To assist with the consent process, age verification measures can be used. These can range from more technical software applications to less formal knowledge checks embedded in an information sheet or consent document. Multiple confirmation points (asking for age, later asking for year of birth, etc.) are practical measures for researchers. Depending on the types of data, sensitivity of data, use of data, researchers and boards will carefully construct the appropriate options for consent, including waiver of consent, waiver of documentation, and/or waiver of parental consent.
4.4 Cloud Computing and Research Ethics
Recent developments in cloud computing platforms have led to unique opportunities—and ethical challenges—for researchers. Cloud computing describes the deployment of computing resources via the Internet, providing on-demand, flexible, and scalable computing from remote locations. Examples include web-based email and calendaring services provided by Google or Yahoo, online productivity platforms like Google Docs or Microsoft Office 365, online file storage and sharing platforms like Dropbox or Box.net, and large-scale application development and data processing platforms such as Google Apps, Facebook Developers Platform, and Amazon Web Services.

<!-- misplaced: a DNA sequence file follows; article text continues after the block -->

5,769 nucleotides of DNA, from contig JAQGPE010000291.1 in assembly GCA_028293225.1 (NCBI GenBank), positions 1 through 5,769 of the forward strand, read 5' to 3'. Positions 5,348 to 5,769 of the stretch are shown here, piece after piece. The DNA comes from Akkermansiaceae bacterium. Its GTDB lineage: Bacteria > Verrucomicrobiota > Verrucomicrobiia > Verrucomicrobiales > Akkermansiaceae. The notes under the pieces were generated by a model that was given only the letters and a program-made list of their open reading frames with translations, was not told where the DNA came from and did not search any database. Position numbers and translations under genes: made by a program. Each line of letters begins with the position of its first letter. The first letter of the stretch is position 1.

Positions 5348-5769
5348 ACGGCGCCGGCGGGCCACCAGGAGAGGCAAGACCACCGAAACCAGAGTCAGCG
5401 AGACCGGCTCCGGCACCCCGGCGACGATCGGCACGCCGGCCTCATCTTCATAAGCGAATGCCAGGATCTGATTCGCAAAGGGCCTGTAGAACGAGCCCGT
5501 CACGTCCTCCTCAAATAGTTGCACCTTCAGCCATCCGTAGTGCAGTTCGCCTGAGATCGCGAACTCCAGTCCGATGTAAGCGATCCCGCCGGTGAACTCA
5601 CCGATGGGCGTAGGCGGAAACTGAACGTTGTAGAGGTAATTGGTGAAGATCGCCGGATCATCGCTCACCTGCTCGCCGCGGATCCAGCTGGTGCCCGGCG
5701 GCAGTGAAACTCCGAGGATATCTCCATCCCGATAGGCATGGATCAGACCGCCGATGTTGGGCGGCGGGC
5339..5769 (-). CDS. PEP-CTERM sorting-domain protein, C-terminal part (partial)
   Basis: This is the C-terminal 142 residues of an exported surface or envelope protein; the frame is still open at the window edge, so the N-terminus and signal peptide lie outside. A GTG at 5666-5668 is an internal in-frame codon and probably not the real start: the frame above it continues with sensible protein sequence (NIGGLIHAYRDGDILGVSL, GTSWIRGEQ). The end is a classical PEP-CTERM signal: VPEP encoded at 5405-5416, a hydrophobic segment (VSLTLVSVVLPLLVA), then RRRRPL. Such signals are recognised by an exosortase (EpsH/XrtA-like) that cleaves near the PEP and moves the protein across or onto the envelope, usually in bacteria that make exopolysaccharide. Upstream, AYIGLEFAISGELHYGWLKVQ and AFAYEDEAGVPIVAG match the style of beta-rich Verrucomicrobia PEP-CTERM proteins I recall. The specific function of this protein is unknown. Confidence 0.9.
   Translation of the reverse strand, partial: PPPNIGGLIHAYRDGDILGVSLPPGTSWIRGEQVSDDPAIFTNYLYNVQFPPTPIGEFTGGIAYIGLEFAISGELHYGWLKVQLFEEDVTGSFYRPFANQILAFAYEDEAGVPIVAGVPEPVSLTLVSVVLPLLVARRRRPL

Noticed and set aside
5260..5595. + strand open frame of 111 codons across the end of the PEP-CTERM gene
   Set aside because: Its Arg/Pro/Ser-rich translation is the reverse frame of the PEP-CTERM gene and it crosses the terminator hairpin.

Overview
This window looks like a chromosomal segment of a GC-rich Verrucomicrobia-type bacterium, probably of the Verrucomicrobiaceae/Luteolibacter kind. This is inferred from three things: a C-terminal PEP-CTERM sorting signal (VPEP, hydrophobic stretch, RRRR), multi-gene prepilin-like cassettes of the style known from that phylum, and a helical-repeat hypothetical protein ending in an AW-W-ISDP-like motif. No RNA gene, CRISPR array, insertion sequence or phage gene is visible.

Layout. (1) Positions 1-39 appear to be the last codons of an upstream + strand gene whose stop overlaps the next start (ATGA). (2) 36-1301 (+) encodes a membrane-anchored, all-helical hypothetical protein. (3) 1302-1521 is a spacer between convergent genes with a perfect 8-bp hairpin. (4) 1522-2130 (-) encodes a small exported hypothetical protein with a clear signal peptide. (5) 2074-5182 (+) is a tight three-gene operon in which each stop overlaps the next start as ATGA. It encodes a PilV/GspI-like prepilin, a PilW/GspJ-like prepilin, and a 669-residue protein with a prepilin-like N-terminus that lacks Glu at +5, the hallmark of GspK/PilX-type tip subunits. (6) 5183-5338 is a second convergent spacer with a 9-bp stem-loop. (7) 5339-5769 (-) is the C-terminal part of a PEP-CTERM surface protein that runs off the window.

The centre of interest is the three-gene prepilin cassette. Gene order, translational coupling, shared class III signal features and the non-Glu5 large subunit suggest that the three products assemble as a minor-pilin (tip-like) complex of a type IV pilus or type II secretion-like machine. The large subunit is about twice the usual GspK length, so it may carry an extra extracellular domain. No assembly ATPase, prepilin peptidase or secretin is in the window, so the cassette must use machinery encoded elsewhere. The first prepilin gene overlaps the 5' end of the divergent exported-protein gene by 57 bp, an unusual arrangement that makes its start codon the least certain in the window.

Alongside businesses and consumers, researchers have begun utilizing cloud computing platforms and services to assist in various tasks, including subject recruitment, data collection and storage, large-scale data processing, as well as communication and collaboration (Allan 2011 [OIR]; X. Chen et al. 2010 [OIR]); Simmhan et al. 2008; Simmhan et al. 2009).
As reliance on cloud computing increases among researchers, so do the ethical implications. Among the greatest concerns is ensuring data privacy and security with cloud-based services. For researchers sharing datasets online for collaborative processing and analysis, steps must be taken to ensure only authorized personnel have access to the online data that might contain PII, but also that suitable encryption is used for data transfer and storage, and that the cloud service provider maintains sufficient security to prevent breaches. Further, once research data is uploaded to a third-party cloud provider, attention must be paid to the terms of service for the contracted provider to determine what level of access to the data, if any, might be allowed to advertisers, law enforcement, or other external agents.
Alongside the privacy and security concerns, researchers also have an ethical duty of data stewardship which is further complicated when research data is placed in the cloud for storage or processing. Cloud providers might utilize data centers spread across the globe, meaning research data might be located outside the United States, and its legal jurisdictions. Terms of service might grant cloud providers a license to access and use research data for purposes not initially intended or approved of by the subjects involved. Stewardship may require the prompt and complete destruction of research data, a measure complicated if a cloud provider has distributed and backed-up the data across multiple locations.